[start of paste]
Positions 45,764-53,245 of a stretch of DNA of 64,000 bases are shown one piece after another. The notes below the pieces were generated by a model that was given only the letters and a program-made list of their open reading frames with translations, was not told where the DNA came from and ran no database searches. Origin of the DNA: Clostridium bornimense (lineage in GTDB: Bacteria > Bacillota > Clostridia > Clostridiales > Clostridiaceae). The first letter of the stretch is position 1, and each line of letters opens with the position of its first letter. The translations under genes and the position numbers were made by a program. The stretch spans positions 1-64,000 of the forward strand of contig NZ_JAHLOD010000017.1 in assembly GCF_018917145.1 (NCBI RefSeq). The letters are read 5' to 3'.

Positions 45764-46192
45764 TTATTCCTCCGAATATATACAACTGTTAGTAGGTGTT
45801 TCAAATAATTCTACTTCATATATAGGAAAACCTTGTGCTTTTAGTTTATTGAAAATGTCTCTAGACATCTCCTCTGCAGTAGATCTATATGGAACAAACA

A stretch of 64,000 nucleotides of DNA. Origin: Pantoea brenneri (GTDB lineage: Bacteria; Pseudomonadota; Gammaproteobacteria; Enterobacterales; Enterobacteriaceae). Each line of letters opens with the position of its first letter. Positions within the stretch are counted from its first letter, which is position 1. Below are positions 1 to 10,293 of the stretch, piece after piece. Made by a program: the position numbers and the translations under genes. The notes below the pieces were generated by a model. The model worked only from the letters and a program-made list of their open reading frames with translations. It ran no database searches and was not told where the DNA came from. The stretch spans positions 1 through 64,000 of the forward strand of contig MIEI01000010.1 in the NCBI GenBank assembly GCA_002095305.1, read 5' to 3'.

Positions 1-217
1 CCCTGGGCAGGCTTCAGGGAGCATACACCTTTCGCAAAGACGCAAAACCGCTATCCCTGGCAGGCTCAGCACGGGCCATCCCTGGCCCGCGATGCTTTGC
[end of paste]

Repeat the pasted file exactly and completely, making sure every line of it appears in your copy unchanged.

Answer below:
Positions 45,764-53,245 of a stretch of DNA of 64,000 bases are shown one piece after another. The notes below the pieces were generated by a model that was given only the letters and a program-made list of their open reading frames with translations, was not told where the DNA came from and ran no database searches. Origin of the DNA: Clostridium bornimense (lineage in GTDB: Bacteria > Bacillota > Clostridia > Clostridiales > Clostridiaceae). The first letter of the stretch is position 1, and each line of letters opens with the position of its first letter. The translations under genes and the position numbers were made by a program. The stretch spans positions 1-64,000 of the forward strand of contig NZ_JAHLOD010000017.1 in assembly GCF_018917145.1 (NCBI RefSeq). The letters are read 5' to 3'.

Positions 45764-46192
45764 TTATTCCTCCGAATATATACAACTGTTAGTAGGTGTT
45801 TCAAATAATTCTACTTCATATATAGGAAAACCTTGTGCTTTTAGTTTATTGAAAATGTCTCTAGACATCTCCTCTGCAGTAGATCTATATGGAACAAACA

A stretch of 64,000 nucleotides of DNA. Origin: Pantoea brenneri (GTDB lineage: Bacteria; Pseudomonadota; Gammaproteobacteria; Enterobacterales; Enterobacteriaceae). Each line of letters opens with the position of its first letter. Positions within the stretch are counted from its first letter, which is position 1. Below are positions 1 to 10,293 of the stretch, piece after piece. Made by a program: the position numbers and the translations under genes. The notes below the pieces were generated by a model. The model worked only from the letters and a program-made list of their open reading frames with translations. It ran no database searches and was not told where the DNA came from. The stretch spans positions 1 through 64,000 of the forward strand of contig MIEI01000010.1 in the NCBI GenBank assembly GCA_002095305.1, read 5' to 3'.

Positions 1-217
1 CCCTGGGCAGGCTTCAGGGAGCATACACCTTTCGCAAAGACGCAAAACCGCTATCCCTGGCAGGCTCAGCACGGGCCATCCCTGGCCCGCGATGCTTTGC